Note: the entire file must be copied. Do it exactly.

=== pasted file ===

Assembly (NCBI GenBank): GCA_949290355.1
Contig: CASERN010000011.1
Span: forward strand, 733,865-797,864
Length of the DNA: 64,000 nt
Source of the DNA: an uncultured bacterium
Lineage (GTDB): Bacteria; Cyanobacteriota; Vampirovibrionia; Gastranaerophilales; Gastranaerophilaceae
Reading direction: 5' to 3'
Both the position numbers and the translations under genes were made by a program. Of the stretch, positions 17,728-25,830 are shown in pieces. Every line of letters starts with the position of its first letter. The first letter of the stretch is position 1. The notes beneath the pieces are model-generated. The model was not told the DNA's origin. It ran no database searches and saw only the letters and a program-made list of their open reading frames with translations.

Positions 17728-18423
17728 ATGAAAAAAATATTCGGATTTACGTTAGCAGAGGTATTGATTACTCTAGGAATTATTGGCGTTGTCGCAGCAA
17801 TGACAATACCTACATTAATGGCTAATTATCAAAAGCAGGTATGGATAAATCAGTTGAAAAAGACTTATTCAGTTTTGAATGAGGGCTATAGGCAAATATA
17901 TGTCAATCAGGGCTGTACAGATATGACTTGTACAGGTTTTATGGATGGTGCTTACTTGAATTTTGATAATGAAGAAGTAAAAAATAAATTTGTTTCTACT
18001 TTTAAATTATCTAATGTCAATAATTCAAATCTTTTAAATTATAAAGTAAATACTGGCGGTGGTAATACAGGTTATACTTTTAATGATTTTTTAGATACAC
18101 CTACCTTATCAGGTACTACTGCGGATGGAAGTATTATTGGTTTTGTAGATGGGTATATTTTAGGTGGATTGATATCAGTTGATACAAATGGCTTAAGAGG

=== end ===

Assembly (NCBI GenBank): GCA_949290355.1
Contig: CASERN010000011.1
Span: forward strand, 733,865-797,864
Length of the DNA: 64,000 nt
Source of the DNA: an uncultured bacterium
Lineage (GTDB): Bacteria; Cyanobacteriota; Vampirovibrionia; Gastranaerophilales; Gastranaerophilaceae
Reading direction: 5' to 3'
Both the position numbers and the translations under genes were made by a program. Of the stretch, positions 17,728-25,830 are shown in pieces. Every line of letters starts with the position of its first letter. The first letter of the stretch is position 1. The notes beneath the pieces are model-generated. The model was not told the DNA's origin. It ran no database searches and saw only the letters and a program-made list of their open reading frames with translations.

Positions 17728-18423
17728 ATGAAAAAAATATTCGGATTTACGTTAGCAGAGGTATTGATTACTCTAGGAATTATTGGCGTTGTCGCAGCAA
17801 TGACAATACCTACATTAATGGCTAATTATCAAAAGCAGGTATGGATAAATCAGTTGAAAAAGACTTATTCAGTTTTGAATGAGGGCTATAGGCAAATATA
17901 TGTCAATCAGGGCTGTACAGATATGACTTGTACAGGTTTTATGGATGGTGCTTACTTGAATTTTGATAATGAAGAAGTAAAAAATAAATTTGTTTCTACT
18001 TTTAAATTATCTAATGTCAATAATTCAAATCTTTTAAATTATAAAGTAAATACTGGCGGTGGTAATACAGGTTATACTTTTAATGATTTTTTAGATACAC
18101 CTACCTTATCAGGTACTACTGCGGATGGAAGTATTATTGGTTTTGTAGATGGGTATATTTTAGGTGGATTGATATCAGTTGATACAAATGGCTTAAGAGG